“The Lorax,” the latest example of a classic Dr. Seuss story run through the Hollywood machine, is in some ways a complete mess of a movie that buries glimmers of brightness and appealing strangeness beneath the usual heap of animated-movie conventions.
Somehow, though, the result doesn’t feel like it shamed its source material, holding onto a heartfelt and, at times, moving environmental message even in the middle of all the shouting.
The storyline is, of course, vastly more padded out than the original, which is a natural side effect of taking a half hour’s worth of story and expanding it into an hour-and-a-half long movie.
This particular incarnation solves that problems by having to separate storylines, one inside the other – a flashback to the Lorax and an inventor who doesn’t listen, and the young man living in a treeless world who wants to find one to impress a girl.
The Lorax section is actually the weaker of the two stories, though Danny DeVito gives a tender, wise performance as the Lorax that was better than I would have given him credit for. The young man he’s trying to teach, the Once-ler, is mostly a plot vehicle (Ed Helms does what he can, but sometimes the script buries people).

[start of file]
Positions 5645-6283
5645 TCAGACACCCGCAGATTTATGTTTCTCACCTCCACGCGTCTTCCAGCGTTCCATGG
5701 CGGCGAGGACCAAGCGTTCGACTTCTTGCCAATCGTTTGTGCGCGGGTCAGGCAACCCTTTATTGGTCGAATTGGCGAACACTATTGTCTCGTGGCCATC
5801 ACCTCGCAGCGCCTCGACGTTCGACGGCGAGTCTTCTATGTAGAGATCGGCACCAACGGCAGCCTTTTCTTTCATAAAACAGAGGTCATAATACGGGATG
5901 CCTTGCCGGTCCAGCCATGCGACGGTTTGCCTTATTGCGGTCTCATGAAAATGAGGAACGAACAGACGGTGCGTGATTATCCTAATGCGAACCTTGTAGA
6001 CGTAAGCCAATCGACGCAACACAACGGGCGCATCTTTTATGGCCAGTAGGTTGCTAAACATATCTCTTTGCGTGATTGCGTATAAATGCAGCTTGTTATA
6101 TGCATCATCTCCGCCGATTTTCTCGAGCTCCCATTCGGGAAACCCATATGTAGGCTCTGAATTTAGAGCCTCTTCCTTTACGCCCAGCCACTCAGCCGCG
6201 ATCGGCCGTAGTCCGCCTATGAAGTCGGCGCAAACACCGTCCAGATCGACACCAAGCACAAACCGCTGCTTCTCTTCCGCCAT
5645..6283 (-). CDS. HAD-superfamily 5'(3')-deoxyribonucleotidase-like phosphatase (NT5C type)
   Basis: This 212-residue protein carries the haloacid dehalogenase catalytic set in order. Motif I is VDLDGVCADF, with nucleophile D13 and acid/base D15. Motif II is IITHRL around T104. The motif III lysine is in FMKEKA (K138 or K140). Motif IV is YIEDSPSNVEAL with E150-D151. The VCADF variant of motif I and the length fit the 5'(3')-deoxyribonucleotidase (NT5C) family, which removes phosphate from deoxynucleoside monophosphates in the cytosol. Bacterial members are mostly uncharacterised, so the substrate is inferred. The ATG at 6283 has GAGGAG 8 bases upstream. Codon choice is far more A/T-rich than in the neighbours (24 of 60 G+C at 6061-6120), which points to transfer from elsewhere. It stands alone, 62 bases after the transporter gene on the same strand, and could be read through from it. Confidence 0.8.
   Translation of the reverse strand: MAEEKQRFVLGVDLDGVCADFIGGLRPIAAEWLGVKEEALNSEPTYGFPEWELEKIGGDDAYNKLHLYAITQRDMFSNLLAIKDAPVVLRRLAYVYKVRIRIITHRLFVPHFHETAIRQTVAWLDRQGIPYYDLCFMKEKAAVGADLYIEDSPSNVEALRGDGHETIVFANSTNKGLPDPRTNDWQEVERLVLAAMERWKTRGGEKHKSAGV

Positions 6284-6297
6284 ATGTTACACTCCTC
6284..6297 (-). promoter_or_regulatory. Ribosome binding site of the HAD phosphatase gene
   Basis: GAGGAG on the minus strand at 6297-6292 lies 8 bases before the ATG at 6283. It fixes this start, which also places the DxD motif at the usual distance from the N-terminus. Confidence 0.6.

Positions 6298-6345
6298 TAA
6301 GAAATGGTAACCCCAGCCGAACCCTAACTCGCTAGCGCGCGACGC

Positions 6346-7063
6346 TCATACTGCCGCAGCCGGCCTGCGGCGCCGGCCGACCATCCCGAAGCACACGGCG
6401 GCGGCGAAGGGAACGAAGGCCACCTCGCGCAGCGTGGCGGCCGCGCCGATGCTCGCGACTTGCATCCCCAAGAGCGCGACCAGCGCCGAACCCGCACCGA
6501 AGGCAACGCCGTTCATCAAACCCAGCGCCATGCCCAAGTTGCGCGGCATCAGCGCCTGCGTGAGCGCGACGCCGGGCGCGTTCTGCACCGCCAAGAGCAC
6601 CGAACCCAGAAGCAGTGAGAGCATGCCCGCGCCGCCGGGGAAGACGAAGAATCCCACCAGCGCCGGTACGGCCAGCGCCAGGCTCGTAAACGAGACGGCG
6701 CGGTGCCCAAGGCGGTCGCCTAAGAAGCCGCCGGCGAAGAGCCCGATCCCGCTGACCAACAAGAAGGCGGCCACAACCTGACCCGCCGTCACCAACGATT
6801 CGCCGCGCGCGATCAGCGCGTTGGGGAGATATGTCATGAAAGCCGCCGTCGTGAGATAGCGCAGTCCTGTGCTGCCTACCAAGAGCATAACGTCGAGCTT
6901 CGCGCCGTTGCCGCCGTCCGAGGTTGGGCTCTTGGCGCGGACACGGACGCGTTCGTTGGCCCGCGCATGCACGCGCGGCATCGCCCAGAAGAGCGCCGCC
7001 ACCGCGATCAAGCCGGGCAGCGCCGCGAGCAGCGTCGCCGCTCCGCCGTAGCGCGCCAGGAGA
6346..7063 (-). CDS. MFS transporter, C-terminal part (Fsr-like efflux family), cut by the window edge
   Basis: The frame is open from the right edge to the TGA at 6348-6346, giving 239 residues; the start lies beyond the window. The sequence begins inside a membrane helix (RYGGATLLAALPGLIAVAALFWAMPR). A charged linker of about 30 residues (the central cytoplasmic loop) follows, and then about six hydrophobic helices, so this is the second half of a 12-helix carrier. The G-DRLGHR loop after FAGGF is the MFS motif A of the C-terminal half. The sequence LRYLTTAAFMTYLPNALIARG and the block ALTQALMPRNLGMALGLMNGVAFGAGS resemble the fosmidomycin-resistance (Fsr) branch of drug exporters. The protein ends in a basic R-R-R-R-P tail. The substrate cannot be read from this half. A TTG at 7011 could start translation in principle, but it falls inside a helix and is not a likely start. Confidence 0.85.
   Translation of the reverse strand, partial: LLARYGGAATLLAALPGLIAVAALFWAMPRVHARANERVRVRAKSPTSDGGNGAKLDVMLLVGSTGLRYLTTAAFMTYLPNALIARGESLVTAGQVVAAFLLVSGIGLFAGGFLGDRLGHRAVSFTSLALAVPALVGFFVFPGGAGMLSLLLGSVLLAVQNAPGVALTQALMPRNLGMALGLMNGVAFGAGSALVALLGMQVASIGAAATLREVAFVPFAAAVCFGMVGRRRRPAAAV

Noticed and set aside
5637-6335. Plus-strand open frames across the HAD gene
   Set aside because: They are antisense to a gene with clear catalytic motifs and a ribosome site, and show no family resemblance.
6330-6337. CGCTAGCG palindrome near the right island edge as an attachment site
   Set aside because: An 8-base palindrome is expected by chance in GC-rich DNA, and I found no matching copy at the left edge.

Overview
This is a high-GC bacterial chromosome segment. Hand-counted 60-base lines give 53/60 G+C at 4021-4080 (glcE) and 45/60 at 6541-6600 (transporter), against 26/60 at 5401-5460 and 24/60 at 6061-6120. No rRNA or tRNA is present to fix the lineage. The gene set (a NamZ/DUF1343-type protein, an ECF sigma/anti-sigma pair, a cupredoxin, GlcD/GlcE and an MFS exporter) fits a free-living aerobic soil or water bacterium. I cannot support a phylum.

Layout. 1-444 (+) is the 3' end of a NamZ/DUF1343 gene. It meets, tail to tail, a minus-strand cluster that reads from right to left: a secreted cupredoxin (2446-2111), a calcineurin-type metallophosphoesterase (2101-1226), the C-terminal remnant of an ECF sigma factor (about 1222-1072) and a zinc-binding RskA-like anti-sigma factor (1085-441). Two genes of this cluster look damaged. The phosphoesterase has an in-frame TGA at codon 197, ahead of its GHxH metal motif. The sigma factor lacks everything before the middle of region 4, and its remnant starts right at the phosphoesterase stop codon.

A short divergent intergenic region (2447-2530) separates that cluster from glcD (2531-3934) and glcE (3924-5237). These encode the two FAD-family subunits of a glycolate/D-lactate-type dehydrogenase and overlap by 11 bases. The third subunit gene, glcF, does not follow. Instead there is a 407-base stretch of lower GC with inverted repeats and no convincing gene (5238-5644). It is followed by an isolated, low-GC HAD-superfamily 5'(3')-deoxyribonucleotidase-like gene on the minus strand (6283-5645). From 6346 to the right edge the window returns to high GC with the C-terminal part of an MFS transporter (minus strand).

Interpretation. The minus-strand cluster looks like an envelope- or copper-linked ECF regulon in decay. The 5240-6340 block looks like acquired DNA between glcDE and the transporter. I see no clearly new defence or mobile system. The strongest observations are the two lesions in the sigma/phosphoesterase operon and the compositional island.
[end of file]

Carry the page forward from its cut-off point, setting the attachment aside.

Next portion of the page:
Zac Efron and Taylor Swift, the young man living in the treeless world and the girl he admires, mostly project a youthful enthusiasm that may actually inspire the kids in the audience to do a little tree-saving of their own. They’re both far more focused and take-charge than the Once-ler, which also makes their storyline seem much less divided and scattered.
Betty White does the eccentric grandma routine she’s famous for, but there’s always some pleasure in watching even the most clichéd act performed by a master.
There’s also pleasure in finding something interesting where you least expected it. Though the sequence where the Once-ler transforms into a temporary villain might be a little scary for younger kids – it’s not as bad as the sludge song in “Ferngully,” but it’s heading in that direction – there’s also flickers of a serious, sharp movie around the edges of “The Lorax.”
The opening song, an insanely cheerful number about living in the perfect town where everything’s plastic, slowly starts sliding in undercurrents that lets you know that something is really wrong.
Later, the scene where Zac Efron’s character first drives out of his bright town and into the dead world outside the heavily-guarded walls has a punch.
In the end, the movie’s heart is in the right, tree-friendly place, and might encourage kids to pick up the original book. After all, we need as many people to speak for the trees as we can get.